Today they framed the rest of the south wall of the house. In the first photo below they’re installing the header over one of the large south windows, and the second photo shows the south windows in the dining room and the wall beside it. The passive solar gain from these windows will provide about a third of our heat in the winter.

After the south wall was done they continued around on the east side of the house, framing the interior wall that will separate the heated portion of the house from the unheated workshop and sun porch. This will become a double wall like the exterior walls, but because it’s not exposed directly to the outside it will be only 12″ thick instead of 16″ like the exterior walls. That will give us “only” about R-45 insulation in this wall, versus R-60 in the thicker walls. Even so it will still be 2.5 times better insulated than an average 6-inch stud wall.

July 28, 2009
Framing continued around to the north wall of the house, and here the carpenters are raising a section of the north wall. This shot was taken from atop the root cellar to the northwest of the garage.

The first photo below shows the south wall of the garage, with the front porch beyond it on the right. The second shot shows the view as you approach the front porch. You can see the rectangular depression in the porch that will hold the metal doormat.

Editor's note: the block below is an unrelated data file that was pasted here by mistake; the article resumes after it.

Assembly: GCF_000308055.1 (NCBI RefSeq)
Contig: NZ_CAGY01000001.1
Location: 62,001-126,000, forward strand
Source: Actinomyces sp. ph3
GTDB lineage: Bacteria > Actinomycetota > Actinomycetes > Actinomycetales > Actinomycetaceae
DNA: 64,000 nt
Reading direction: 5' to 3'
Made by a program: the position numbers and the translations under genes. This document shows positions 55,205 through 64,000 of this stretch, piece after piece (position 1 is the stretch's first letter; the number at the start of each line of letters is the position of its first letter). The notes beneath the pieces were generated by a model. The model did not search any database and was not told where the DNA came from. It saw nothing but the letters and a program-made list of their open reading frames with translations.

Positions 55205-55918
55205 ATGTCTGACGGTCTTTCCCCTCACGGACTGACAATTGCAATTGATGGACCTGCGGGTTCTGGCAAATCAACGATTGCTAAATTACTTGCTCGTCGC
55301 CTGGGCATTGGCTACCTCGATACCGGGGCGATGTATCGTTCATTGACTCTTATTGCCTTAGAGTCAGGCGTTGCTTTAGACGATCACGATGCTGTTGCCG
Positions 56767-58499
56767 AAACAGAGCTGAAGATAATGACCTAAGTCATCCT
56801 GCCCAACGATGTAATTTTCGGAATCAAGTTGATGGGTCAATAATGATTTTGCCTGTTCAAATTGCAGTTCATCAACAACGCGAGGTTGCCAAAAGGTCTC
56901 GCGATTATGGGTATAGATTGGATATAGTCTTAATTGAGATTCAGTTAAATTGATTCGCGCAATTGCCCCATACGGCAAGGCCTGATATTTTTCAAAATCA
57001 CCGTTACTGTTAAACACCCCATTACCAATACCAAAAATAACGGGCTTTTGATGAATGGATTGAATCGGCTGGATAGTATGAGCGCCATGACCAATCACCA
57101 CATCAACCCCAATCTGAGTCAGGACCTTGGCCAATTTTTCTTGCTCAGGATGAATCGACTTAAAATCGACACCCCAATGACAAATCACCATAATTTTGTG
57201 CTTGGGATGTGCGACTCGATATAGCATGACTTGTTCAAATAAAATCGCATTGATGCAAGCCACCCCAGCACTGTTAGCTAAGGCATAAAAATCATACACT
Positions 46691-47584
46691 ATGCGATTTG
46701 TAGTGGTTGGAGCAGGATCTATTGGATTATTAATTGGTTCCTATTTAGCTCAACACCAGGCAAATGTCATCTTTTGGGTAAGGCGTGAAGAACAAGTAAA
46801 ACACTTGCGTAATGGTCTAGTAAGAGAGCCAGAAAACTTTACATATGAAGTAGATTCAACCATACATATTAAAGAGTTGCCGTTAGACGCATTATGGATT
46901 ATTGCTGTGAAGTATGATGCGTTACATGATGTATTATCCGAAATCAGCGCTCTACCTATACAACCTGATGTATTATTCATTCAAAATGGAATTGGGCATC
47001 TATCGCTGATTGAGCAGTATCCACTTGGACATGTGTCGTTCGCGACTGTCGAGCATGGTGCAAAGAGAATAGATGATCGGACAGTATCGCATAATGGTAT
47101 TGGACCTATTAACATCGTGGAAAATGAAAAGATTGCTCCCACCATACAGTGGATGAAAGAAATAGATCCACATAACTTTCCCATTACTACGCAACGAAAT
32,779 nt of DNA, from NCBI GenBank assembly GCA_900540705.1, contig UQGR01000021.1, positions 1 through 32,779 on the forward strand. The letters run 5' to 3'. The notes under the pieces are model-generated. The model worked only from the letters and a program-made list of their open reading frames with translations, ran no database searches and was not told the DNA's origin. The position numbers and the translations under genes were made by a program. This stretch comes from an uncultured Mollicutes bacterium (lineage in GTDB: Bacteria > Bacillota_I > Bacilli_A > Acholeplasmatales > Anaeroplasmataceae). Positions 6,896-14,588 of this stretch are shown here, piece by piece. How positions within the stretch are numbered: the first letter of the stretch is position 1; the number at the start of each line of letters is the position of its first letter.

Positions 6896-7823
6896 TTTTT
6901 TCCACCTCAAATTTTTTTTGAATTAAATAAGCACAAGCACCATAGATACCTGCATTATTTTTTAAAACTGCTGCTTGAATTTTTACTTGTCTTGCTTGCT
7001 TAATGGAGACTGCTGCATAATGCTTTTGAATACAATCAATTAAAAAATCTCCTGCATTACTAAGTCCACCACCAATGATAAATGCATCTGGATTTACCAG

July 29, 2009
Today they finished the last section of the north wall, and then framed in the front of the garage. Here they’re raising the large beam over the double garage door. Just to the right you can see the smaller beam over the single garage door. It looks like a 3-car garage, but it’s more likely to be a 2-car-plus-tractor-plus-trailer-plus-lots-of-stuff garage.

July 30, 2009
Today the carpenters framed the outer walls of the shop. This photo is taken from the east, looking west toward the shop. The south wall is not framed yet since it’s 18 feet high to create a large sloped roof over the shop. They’ll build that after the main roof trusses are in place.

August 1, 2009
These photos show the lower half of the wall sheathing applied to the north wall.